Montana GOP officials fight to 'close' primary, in complication for Trump

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Montana Republicans are asking the U.S. Supreme Court to step in as early as this week and force the state to “close” its upcoming primary so only GOP voters can participate -- in a case that could pose complications for Donald Trump.

The Republican front-runner so far has done better in "open" primaries, where members of both parties can vote, than in "closed" primaries limited to Republican voters only.

Montana, set to vote June 7, has had an “open primary” since 1912.

But state GOP officials want to change all that, in a bid to keep out Democrats and other “cross-over” voters who might sway the outcome. They argue keeping the primaries open infringes on their constitutional right of association.

“This is a First Amendment right,” state Republican Party lawyer Matthew Monforton told

He said the looming primary is particularly important because it would allow people to flood the system in an incredibly close Republican race. If the system is left unchecked, Monforton believes outside groups could unfairly influence the state’s winner-take-all primaries, where Montana’s 27 presidential delegates are up for grabs.

While the primary is set for June, it's possible the race will still be competitive at that point -- though Trump on Monday voiced confidence in his ability to get the 1,237 delegates needed to clinch the nomination.

Montana’s Republican Party filed the original lawsuit in 2014, but escalated the matter to the Supreme Court earlier this month. On March 11, Monforton filed an emergency injunction to the court seeking to block non-GOP voters from participating in the upcoming primary.

“Without relief from this court, non-members and Democratic-aligned institutions will soon exploit Montana’s open primary and seek to nominate Republican candidates opposed by the majority of Republican voters,” Monforton wrote.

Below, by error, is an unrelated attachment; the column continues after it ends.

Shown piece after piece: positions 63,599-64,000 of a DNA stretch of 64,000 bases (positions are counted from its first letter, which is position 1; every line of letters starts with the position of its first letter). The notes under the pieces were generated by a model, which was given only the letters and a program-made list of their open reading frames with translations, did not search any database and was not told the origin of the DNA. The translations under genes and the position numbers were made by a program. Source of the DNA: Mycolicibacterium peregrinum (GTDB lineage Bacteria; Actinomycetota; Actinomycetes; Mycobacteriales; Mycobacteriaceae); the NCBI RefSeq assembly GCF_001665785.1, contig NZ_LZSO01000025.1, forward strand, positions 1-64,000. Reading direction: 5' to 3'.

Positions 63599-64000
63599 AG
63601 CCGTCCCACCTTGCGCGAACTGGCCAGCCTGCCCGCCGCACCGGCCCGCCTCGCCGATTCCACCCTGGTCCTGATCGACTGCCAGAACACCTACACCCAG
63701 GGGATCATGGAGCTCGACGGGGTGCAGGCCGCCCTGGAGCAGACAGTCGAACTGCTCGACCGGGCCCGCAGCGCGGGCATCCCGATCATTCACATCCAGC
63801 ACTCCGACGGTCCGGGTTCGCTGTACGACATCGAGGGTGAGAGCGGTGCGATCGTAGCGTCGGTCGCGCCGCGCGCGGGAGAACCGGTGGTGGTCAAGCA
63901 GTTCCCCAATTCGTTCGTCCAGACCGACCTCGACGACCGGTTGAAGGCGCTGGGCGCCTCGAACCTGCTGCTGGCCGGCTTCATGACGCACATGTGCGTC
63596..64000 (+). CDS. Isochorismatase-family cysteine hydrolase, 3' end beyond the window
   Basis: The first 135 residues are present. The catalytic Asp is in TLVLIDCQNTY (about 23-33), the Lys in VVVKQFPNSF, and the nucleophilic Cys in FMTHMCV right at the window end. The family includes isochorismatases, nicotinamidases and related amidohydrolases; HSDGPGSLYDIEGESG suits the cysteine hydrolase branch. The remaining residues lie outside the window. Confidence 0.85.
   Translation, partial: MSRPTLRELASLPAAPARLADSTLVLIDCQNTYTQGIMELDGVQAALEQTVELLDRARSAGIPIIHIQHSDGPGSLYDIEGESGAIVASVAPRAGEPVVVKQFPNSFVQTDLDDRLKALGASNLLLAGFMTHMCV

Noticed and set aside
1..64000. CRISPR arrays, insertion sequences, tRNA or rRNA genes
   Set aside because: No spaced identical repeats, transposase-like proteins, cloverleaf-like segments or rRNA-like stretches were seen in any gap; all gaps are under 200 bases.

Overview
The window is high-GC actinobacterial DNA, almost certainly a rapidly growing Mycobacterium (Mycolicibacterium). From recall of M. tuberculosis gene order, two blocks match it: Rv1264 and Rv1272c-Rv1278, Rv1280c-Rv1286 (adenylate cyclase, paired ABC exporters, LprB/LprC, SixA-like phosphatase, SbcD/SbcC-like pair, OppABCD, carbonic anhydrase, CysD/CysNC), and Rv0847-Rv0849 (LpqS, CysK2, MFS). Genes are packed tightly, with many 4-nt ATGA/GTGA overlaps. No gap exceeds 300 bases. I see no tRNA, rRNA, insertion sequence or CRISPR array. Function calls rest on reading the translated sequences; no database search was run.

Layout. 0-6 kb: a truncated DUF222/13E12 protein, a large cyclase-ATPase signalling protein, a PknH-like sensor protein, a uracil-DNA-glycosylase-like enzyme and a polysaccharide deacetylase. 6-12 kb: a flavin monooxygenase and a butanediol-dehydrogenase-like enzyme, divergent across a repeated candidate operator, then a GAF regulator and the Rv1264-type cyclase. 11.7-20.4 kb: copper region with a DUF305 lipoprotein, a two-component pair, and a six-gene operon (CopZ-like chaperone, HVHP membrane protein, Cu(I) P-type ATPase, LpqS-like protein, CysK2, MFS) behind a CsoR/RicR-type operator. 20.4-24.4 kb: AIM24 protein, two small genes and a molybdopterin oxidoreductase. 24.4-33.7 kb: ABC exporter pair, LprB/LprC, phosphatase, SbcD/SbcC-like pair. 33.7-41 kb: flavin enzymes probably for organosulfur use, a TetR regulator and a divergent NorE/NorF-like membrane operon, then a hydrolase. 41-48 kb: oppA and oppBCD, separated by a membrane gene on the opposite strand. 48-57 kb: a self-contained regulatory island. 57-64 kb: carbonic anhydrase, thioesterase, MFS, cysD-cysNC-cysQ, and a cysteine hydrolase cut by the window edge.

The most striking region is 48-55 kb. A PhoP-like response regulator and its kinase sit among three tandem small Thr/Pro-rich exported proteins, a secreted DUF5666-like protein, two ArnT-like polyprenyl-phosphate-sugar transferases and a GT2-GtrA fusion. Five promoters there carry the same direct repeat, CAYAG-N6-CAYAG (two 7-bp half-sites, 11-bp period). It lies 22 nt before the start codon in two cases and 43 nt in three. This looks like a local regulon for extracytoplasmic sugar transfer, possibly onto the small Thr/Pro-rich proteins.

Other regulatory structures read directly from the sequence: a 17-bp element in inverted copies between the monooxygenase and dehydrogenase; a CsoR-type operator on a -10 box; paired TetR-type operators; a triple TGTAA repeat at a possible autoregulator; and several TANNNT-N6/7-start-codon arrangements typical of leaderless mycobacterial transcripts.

In a rare one-sentence order Wednesday, Supreme Court Justice Anthony Kennedy asked Montana Attorney General Tim Fox, a Republican, to respond to Monforton’s appeal of a lower-court order, which denied his request to block the June primary for Republicans in Montana.

Fox has until Tuesday to respond.

Monforton dismissed Fox, calling him “a liberal Republican” whose political ambitions are what’s driving his refusal to close the state GOP primary.

Calls to Fox for comment were not immediately returned.

Currently, Montana primary voters are free to choose either a ballot that only lists Republican candidates or one that lists Democratic candidates. No proof of party affiliation is required, and voters can request both parties’ ballots. They cannot vote in both, but no one is asked which ballots they ultimately choose.

The unexpected move by the Supreme Court to weigh in last week has given Monforton’s case much-needed momentum.

“We were certainly pleased,” Monforton told of the Supreme Court’s response. “These emergency applications are the longest of long shots.”

It claimed the open primary violates its First Amendment freedom of association rights by allowing non-party members a vote and thus setting up a scenario where nominees are not chosen by a majority of Republicans.

Though the case pre-dates Trump's entry into the race, Monforton believes the current open system would help Trump -- and a closed primary would aid his top rival, Texas Sen. Ted Cruz.

Indeed, Trump does seem to be doing better in open Republican primaries than his opponents. The New York businessman has come out ahead in 13 out of 16 states with open primaries including Massachusetts, North Carolina and Illinois. In states with closed primaries like Nevada, Florida and New Hampshire, Trump has taken the top prize in only six out of 14 states.

The outcome of the Montana challenge also could have an impact in state races. This year, 40 Republican legislatives races in the state have contested primary elections. Many feature tough matchups between conservatives and moderate candidates -- who could attract “cross-over” voters in an open primary.'s Barnini Chakraborty contributed to this report.